The paper mountain Byrne had stumbled upon was the result of a breakdown in the Home Office’s capacity for processing asylum applications in the years 1999-2002. A paper system designed for a pre-globalised world had been overwhelmed by a sudden, dramatic increase in people on the move – a consequence of wars and poverty in the developing world and of increasingly cheap air travel. An expanding UK economy in need of labour, combined with a policy of closing down non-EU immigration while allowing (as EU integration demanded) an open door to east Europeans, led developing-world migrants to attempt to enter via the asylum channel, knowing that once in the UK they could make a legal case.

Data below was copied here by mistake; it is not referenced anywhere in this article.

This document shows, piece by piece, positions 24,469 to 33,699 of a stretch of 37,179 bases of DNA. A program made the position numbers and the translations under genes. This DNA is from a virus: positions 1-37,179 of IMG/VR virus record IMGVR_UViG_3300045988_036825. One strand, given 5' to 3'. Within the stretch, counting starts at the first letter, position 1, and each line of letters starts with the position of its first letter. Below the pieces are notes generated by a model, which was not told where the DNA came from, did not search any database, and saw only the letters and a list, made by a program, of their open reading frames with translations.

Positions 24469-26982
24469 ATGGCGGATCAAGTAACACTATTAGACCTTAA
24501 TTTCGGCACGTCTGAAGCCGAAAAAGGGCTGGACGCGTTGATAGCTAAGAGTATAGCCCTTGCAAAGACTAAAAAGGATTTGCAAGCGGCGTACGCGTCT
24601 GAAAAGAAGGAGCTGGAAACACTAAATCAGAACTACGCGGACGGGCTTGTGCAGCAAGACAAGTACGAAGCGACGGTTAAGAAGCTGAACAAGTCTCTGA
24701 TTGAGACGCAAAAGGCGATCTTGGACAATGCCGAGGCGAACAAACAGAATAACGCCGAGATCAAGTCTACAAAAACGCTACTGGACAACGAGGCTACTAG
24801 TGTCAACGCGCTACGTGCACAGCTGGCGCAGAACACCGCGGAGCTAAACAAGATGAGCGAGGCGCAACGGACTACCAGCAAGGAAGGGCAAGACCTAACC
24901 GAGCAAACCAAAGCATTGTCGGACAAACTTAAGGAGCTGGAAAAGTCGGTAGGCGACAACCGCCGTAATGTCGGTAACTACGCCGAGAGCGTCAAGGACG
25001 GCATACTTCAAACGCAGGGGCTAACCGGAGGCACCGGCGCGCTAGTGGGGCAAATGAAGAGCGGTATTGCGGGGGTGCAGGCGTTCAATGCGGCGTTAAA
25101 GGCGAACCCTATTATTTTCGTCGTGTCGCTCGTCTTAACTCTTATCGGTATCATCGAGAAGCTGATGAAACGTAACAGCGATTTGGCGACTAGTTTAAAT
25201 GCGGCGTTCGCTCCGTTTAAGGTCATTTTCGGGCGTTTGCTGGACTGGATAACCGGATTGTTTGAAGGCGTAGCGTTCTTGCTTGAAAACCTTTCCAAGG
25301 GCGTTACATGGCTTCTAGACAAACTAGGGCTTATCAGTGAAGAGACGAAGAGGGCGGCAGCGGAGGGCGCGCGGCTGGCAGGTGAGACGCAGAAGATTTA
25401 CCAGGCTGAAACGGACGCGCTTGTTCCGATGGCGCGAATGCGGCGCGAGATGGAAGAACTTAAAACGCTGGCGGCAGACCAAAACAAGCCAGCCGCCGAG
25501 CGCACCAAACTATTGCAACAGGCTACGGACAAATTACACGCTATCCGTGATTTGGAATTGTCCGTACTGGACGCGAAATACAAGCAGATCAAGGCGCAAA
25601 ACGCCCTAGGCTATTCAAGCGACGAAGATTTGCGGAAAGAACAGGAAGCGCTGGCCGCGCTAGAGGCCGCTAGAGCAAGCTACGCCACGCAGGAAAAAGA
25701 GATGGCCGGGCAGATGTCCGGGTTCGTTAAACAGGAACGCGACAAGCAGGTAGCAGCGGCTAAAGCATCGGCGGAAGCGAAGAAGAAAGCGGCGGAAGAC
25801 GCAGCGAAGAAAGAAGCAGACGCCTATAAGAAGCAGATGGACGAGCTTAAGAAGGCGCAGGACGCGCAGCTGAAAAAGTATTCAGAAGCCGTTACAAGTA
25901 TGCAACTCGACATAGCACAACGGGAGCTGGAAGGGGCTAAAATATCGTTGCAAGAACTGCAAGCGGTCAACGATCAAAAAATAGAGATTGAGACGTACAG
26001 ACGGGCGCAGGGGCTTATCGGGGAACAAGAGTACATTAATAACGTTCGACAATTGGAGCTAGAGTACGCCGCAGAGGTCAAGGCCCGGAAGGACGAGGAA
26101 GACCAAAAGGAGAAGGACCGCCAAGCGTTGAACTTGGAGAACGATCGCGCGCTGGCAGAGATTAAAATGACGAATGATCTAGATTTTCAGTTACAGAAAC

A cumbersome, evidence-based legal process designed to assess the veracity of each applicant’s story simply couldn’t cope. The Home Office, anxious to fend off mounting popular fury at the rise of what the tabloids called ‘bogus asylum-seekers’, tried to deter applicants by a new policy of simply refusing almost all new applicants. But that just added to the bureaucracy, as asylum seekers lodged (often successful) appeals.

By the time we met Byrne in early 2007, new asylum applications were being dealt with far more swiftly. But the old cases had simply languished. Tens of thousands had been waiting seven, eight or nine years on a decision. These were not just statistics. They were people. Many of them worshipped in Catholic churches in big cities like London, where they were supported by parishioners and church charities. It seemed grotesque that human beings who had already suffered anxiety and insecurity in their lives before coming to Britain should live in a state of near destitution and psychological fragility year after year.